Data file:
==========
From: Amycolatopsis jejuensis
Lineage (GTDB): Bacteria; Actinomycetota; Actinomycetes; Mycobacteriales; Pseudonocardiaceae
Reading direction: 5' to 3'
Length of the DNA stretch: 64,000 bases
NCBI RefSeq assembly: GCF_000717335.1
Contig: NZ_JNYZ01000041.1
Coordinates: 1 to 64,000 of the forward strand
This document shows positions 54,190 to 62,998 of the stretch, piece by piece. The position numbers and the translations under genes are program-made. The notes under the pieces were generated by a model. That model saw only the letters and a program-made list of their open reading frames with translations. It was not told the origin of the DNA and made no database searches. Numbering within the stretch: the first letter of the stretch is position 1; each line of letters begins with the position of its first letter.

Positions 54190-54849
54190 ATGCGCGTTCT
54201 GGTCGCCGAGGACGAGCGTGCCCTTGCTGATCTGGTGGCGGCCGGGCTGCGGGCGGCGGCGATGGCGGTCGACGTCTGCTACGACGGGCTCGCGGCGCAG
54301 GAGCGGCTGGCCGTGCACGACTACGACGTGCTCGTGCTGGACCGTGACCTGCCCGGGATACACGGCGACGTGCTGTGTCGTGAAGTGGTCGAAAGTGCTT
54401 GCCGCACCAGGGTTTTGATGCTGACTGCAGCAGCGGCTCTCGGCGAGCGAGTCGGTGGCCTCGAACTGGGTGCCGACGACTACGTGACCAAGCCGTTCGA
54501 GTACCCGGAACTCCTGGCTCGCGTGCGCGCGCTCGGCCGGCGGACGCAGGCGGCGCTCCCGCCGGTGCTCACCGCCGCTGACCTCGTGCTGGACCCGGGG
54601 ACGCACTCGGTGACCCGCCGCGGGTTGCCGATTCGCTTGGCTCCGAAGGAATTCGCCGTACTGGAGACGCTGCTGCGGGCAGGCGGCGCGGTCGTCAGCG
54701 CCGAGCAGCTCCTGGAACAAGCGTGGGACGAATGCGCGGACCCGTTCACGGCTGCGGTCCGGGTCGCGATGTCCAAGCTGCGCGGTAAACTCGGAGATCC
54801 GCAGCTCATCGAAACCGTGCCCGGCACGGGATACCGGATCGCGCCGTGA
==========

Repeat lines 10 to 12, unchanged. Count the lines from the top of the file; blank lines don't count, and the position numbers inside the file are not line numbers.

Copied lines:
54190 ATGCGCGTTCT
54201 GGTCGCCGAGGACGAGCGTGCCCTTGCTGATCTGGTGGCGGCCGGGCTGCGGGCGGCGGCGATGGCGGTCGACGTCTGCTACGACGGGCTCGCGGCGCAG
54301 GAGCGGCTGGCCGTGCACGACTACGACGTGCTCGTGCTGGACCGTGACCTGCCCGGGATACACGGCGACGTGCTGTGTCGTGAAGTGGTCGAAAGTGCTT